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Mike Dellosso | Dancing with the Devil: How I Create Fictional Villains without Becoming a Real-Life One

Kill Devil
Mike Dellosso




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Powell's Books



June 2016
On Sale: June 1, 2016
ISBN: 1496408225
EAN: 9781496408228
Kindle: B0198UC0DM
Paperback / e-Book
Add to Wish List

Also by Mike Dellosso:
Kill Devil, June 2016
Centralia, June 2015


I kill people. And for the most part I make sure they stay dead. No, this isn’t an admission of guilt that will now land me on the front page of my local newspaper and maybe a few national rags. In fact, not only do I not bear any actual guilt, but I don’t feel guilty about killing people at all. Or killing dogs. Or cats. My killing sprees are wholly fictional and completely a product of my imagination.

I kill people in my stories (and a few dogs and cats too). Well, to be fair, I don’t kill them; my characters do. But since I’m the puppet master controlling the strings, I guess I’m mostly to blame for the crimes committed in my books.

And while I don’t feel bad or guilty about forcing fictional characters to perpetrate crimes against one another, I do need to be careful. Sometimes fiction can spill over into reality. To create believably bad dudes, I need to put myself inside the heads and psyches of those villains. I need to become them on a certain level. And that can be a frightening ordeal.

I don’t want to be a villain, not physically and not psychologically, so writing scenes from the point of view of a villain needs to be a careful dance. Murders and crimes of all sort begin in the head, the thoughts, the desires, the fantasies. To accurately portray a criminal, you have to toy with those thoughts, you have to fondle the desires and skirt around the fantasies. Momentarily, at least in thought only, you have to become that criminal. Take on his anger, his pain, his irrational need for revenge. You have to align yourself with him and say, “I understand; I get it; I feel your pain too.”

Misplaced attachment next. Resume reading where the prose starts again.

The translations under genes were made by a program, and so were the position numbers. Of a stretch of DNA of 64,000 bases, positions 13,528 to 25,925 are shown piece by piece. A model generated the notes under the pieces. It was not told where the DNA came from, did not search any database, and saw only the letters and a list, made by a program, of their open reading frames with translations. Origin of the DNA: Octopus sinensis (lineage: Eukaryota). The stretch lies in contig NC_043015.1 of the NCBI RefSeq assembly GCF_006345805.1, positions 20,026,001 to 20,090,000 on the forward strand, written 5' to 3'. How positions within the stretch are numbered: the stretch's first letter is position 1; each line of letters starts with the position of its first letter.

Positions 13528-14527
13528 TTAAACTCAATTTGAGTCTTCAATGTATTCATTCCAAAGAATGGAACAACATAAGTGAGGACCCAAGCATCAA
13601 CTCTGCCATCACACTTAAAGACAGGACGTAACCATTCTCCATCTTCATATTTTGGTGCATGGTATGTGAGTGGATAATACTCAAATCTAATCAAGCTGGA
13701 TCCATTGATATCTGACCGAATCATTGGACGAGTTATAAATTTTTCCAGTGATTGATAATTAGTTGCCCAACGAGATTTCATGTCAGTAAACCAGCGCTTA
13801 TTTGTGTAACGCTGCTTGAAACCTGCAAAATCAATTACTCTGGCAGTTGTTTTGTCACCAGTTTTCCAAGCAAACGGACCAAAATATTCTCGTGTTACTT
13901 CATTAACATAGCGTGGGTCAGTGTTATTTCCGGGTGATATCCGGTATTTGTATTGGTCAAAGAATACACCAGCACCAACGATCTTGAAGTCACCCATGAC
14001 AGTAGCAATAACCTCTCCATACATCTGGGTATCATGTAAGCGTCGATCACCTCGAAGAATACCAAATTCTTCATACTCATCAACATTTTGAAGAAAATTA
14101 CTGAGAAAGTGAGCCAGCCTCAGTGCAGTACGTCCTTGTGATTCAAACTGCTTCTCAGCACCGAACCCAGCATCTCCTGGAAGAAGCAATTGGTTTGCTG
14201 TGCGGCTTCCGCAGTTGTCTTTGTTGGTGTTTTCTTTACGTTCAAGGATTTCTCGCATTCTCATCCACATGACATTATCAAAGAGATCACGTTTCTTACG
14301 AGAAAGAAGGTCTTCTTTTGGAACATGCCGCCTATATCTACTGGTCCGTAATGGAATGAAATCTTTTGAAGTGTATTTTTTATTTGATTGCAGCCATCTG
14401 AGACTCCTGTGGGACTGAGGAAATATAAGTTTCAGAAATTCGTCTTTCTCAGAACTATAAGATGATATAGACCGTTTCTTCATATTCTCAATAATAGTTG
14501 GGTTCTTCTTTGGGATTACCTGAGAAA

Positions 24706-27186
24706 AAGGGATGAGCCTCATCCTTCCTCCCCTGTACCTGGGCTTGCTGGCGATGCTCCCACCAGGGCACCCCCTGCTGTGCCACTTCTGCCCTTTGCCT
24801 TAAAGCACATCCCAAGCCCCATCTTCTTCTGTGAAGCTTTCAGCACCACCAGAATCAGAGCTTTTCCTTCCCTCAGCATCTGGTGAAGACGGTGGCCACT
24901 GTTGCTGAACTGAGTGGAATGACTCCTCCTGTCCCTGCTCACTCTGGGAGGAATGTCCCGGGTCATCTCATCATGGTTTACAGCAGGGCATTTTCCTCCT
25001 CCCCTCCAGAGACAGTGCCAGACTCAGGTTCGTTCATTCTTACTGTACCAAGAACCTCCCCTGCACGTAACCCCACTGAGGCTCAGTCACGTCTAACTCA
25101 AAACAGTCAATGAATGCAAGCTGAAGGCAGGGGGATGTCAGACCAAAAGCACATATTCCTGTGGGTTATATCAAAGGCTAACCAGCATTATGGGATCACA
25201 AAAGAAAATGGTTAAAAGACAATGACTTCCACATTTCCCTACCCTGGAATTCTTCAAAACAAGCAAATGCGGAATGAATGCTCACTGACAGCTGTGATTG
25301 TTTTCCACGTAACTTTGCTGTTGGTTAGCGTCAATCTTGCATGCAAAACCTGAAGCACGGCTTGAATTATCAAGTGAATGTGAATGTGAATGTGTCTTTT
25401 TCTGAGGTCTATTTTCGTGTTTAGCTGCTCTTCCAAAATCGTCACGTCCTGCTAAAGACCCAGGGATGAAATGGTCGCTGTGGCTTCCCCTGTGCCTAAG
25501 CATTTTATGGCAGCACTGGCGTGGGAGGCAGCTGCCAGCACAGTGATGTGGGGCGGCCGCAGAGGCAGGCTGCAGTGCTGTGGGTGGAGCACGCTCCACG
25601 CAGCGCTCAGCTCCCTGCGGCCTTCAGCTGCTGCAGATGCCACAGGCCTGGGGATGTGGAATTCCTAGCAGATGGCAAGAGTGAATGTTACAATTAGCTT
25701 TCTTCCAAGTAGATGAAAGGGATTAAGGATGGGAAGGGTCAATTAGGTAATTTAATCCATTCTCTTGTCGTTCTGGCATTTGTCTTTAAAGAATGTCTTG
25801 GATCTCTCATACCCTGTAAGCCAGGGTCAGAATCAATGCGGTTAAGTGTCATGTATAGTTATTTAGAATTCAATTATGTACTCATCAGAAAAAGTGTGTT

So how does one do that and remain sane? How does one insert himself into the mind of a killer and not become a killer? It’s an interesting thought. The answer, to oversimplify, is very carefully. I wade into that foul pool of evil intent, of maliciousness and ruthlessness, of misguided justice and perverted needs only so far as I need to. Usually, I stick to the kiddie pool, splash around a bit to get a feel for the temperature of the water, the taste, the sensation of it on my skin. But I’m careful not to wade in too far. It can sneak up on you. The deep end. Before you know it, you’re in over your head and find you can’t swim in those murky, muddy waters. And once in there, it’s so hard to ever get out. But I do it to show readers the seriousness of sin, the darkness that, but for the grace of God, can infect any of us. It’s real and it’s not to be toyed with. Evil is all around us, pressing us on all sides. It begs to be noticed, and though we may want to ignore it, to act as if it doesn’t exist will only fuel its fire more.

Evil is necessary in fiction because without evil, there can be no good to conquer it. Without darkness, there can be no light to dispel it. Without death, there can be no celebration of life.


Tell us what you think about evil below, and one reader will win a copy of KILL DEVIL.

About Mike Dellosso

Mike Dellosso

Mike Dellosso is the author of several novels of suspense, an adjunct professor of creative writing and popular conference teacher, a husband, and a father. Born in Baltimore, Mike now resides in southern Pennsylvania with his wife and four daughters. His latest novel is Kill Devil.



Kill Devil

Jed Patrick is convinced he’s doing all it takes to keep his family safe―new names, new location, new identity. But just when he thinks he finally has his life back, trained men claiming to be CIA agents break in and threaten his wife and daughter, proving once and for all his family will never truly be safe until he eliminates the agency dead set on hunting him down.